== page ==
Can I electronically sign a contract?

By Bryan Boo

The recent COVID-19 pandemic has tested the viability of businesses in this age of rapid technological advancement. Companies are forced to adopt creative strategies to migrate their businesses and operations digitally as much as possible. It is no doubt that this pandemic will be a catalyst that brings about a change in the way business is done as we know it. The words of Nobel laureate Milton Friedman rings truer than ever – “You never have real changes unless you have a time of crisis.”

Digitising the way businesses are conducted would also bring about legal questions and challenges that one would have to contend with. One such question is whether or not a contract that is signed electronically is binding and enforceable?

Electronic Signatures

It must be noted that electronic signatures are not new in Malaysia. Section 5 of the Electronic Commerce Act 2006 (“ECA 2006“) reads:

Interpretation

5. In this Act, unless the context otherwise requires –

  “electronic signature” means any letter, character, number, sound or any other symbol or any combination thereof created in an electronic form adopted by a person as a signature;


It is therefore clear that this legislation enacted and gazetted back in 2006 recognises electronic signatures, and in effect, the legitimacy of electronic signatures in Malaysia.

Are electronic signatures legally binding?

The question then is whether or not these electronic signatures, when used in a contract, is legally binding. Section 9 of the ECA 2006 reads as follows:

Signature

9. (1) Where any law requires a signature of a person on a document, the requirement of the law is fulfilled, if the document is in the form of an electronic message, by an electronic signature which—
      (a) is attached to or is logically associated with the electronic message;
     (b) adequately identifies the person and adequately indicates the person’s approval of the information to which the signature relates; and
     (c) is as reliable as is appropriate given the purpose for which, and the circumstances in which, the signature is required.


The construction of Section 9(1) ECA 2006 provides 3 requirements for such electronic signatures to be deemed valid and binding in law:

  1. the electronic signature must be attached to or logically associated with the electronic message;
  2. the electronic signature must identify the person signing and his/her approval of the information to which his/her signature relates; and
  3. the electronic signature is as reliable as is appropriate for the purpose and circumstances which the signature is required.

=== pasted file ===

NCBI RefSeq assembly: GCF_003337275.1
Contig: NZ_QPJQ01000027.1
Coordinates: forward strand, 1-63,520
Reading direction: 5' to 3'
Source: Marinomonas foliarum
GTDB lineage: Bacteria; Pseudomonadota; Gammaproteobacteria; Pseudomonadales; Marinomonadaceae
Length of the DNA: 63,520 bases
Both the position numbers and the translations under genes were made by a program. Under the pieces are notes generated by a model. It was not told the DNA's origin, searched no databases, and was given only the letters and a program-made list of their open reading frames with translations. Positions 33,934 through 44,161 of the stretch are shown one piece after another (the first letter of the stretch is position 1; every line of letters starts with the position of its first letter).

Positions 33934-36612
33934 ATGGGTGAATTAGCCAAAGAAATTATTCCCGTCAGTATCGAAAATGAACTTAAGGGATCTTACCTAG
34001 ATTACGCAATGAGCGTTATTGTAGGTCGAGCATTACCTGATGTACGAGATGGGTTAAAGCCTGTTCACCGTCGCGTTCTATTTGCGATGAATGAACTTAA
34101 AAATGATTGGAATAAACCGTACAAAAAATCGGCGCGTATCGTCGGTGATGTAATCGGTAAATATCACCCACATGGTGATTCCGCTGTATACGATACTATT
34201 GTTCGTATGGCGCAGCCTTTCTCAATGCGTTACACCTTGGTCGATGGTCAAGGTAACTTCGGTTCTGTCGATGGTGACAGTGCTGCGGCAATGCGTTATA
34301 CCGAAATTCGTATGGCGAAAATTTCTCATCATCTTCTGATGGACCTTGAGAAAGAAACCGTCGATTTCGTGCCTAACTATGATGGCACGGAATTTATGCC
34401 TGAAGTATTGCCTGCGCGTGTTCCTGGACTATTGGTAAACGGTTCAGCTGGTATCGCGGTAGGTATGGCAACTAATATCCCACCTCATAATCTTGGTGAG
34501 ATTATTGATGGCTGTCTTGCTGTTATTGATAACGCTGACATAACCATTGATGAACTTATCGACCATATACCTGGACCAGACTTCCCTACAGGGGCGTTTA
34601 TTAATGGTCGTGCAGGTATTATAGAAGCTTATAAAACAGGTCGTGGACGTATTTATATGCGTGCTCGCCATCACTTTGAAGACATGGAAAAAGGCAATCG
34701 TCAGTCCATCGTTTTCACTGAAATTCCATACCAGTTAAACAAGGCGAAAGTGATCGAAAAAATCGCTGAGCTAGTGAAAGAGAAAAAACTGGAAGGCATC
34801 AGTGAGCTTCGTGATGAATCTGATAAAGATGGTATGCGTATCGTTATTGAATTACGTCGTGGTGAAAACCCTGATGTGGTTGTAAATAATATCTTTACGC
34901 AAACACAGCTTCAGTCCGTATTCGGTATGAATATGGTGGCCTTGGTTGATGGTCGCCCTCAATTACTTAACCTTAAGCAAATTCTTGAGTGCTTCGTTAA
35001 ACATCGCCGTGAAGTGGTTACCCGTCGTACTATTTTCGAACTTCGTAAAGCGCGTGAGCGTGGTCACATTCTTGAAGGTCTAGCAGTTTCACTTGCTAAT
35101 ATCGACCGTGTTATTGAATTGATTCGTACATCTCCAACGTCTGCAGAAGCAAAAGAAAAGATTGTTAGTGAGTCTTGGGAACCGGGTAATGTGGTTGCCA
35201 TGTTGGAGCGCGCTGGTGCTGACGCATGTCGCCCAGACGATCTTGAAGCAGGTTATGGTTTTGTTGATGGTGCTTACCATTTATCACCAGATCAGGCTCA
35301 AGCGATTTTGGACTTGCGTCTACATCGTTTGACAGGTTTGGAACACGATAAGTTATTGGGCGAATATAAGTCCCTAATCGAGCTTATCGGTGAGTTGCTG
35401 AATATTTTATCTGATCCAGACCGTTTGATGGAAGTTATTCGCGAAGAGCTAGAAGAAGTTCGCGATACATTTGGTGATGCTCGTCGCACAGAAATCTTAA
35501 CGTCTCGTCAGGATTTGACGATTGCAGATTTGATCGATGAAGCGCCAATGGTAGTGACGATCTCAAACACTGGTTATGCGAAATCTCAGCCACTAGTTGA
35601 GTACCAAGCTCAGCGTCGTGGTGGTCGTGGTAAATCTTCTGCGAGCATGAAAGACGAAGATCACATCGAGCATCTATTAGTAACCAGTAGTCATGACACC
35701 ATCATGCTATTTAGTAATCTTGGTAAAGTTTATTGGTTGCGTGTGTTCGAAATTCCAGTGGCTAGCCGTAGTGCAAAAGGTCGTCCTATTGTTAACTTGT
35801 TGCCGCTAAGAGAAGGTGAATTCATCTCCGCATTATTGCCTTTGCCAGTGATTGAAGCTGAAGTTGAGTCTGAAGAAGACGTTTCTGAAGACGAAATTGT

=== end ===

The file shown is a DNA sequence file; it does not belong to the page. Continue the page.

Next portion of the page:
The question then is what is an “electronic message” and does a contract qualify as an electronic message within the meaning of the ECA 2006?

Section 5 of the ECA 2006 defines “electronic message” as such:

Interpretation

5. In this Act, unless the context otherwise requires –

  “electronic message” means an information generated, sent, received or stored by electronic means;


Typically, an electronic signature can only be employed if the document (in this case, the contract) itself is in electronic form (e.g. in PDF) and as such, it would be an electronic message under the ECA 2006.

“… as reliable as is appropriate given the purpose for which, and the circumstances in which, the signature is required.”

A plain reading of Section 9(1)(c) ECA 2006 on its own would leave a person confused due to its ambiguity. What qualifies as reliable as is appropriate given the purpose and circumstances in which the signature is required? Section 9(2) ECA 2006 provides 3 requirements for an electronic signature to be as reliable as is appropriate:

(2) For the purposes of paragraph (1)(c), an electronic signature is as reliable as is appropriate if—
      (a) the means of creating the electronic signature is linked to and under the control of that person only;
    (b) any alteration made to the electronic signature after the time of signing is detectable; and
    (c) any alteration made to that document after the time of signing is detectable.


Conclusion

The world today is a borderless world. The Internet has enabled businesses to easily transcend countries and its geographical limitations. Consumers can easily purchase products from another country and business deals can be concluded regardless of location, time and nationality.

While there are some other aspects to pay attention to and certain specific clauses that might be necessary when it comes to electronic contracts and agreements, it is clear that as far as Malaysia is concerned, electronic signatures on an electronic contract or electronic agreement may still bind the signatory.